Even the first six words of it show that he is not talking about something real. He is talking about a concept. Concepts, even the concept of God, exist only in the mind. Everything after those words is irrelevant and can be dismissed without further consideration. He, like many other apologists then makes the common (to my experience in debates with theists) mistake of invoking Pascal’s Wager by claiming “that he acts as if God exists”. That is,as if his  still undefined god exists in reality. This is a terrible argument for belief. Apart from virtual signalling, it is a very immature argument, especially when used by a Professor of Psychology. A grad student could stretch a thesis to almost a whole page debunking it. I mean anyone attempting a serious theological argument like this must know how intellectually impoverished it is to use it in a debate, yet they still do.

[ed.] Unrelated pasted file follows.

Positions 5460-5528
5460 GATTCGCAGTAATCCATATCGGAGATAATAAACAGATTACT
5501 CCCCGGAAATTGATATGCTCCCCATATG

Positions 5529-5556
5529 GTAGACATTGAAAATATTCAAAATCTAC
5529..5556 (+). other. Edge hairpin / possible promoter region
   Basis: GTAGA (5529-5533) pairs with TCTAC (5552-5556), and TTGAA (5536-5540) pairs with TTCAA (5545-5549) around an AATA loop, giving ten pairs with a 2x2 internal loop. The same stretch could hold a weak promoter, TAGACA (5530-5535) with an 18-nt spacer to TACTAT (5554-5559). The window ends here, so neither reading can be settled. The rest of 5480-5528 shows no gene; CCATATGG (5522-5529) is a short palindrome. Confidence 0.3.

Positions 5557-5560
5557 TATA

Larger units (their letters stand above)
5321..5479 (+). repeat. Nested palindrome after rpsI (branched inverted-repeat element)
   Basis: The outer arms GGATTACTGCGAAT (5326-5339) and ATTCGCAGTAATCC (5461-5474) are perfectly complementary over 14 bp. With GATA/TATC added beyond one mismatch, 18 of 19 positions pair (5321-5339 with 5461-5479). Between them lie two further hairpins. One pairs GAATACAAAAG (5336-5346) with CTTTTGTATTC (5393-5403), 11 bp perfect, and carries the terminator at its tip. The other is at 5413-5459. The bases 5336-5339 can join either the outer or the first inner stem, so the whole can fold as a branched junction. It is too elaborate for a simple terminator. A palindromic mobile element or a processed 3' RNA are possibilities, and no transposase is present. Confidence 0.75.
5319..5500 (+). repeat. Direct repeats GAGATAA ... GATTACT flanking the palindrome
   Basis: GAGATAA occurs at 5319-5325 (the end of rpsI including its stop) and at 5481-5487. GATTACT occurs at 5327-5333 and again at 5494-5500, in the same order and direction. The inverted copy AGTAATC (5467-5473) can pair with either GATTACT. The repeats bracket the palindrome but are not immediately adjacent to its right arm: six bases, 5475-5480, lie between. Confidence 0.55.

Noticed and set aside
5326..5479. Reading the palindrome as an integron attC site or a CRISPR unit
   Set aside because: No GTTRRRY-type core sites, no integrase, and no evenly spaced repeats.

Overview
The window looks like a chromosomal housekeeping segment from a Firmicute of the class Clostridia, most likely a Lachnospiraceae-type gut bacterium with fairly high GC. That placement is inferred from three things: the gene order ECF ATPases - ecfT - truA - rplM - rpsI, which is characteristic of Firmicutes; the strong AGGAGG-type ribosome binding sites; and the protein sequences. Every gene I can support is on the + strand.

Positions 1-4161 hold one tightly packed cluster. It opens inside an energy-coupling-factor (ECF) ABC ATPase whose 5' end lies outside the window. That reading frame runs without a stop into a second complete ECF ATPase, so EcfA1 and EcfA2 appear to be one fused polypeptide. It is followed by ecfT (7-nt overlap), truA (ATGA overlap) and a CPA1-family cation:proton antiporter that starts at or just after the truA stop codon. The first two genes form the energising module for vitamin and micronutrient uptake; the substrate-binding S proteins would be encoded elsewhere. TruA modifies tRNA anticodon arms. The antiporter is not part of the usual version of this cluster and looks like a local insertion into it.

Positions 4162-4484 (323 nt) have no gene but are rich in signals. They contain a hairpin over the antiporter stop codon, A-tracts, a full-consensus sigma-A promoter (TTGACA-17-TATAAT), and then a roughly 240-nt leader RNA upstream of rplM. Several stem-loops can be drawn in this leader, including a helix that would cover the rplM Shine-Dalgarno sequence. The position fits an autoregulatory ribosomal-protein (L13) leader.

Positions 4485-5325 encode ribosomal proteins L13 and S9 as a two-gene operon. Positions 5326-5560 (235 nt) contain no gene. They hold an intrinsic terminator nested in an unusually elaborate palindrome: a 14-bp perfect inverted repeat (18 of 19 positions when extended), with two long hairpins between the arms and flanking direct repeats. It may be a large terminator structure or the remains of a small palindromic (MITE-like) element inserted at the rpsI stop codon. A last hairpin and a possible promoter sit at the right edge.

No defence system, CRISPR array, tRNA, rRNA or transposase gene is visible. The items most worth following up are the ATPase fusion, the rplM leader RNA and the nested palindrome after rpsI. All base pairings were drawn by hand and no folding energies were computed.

So is the common argument that all theists eventually use when they get frustrated by not being able to come up with a working definition: “Well you can’t prove god does not exist!”  This is an even worse reason for considering your belief to be justified. “I believe in God because you can’t prove God does not exist” Well I might if you would be kind enough to tell me what you mean by “God”!!!!

    It is because the god of their belief is not the god of their argument that theists get emotional and find it difficult to come up with a definition. They are not in the echo chamber company of other believers who think God is real because everyone else talks about God as they do. We are the opposite of the confirmation bias brigade that they depend on to reinforce their delusion.

    Our questioning of their beliefs and our insistence on a definition of what they are claiming is real is not to ask them what the god in their minds means to them but to ask them what they mean by God in the first place.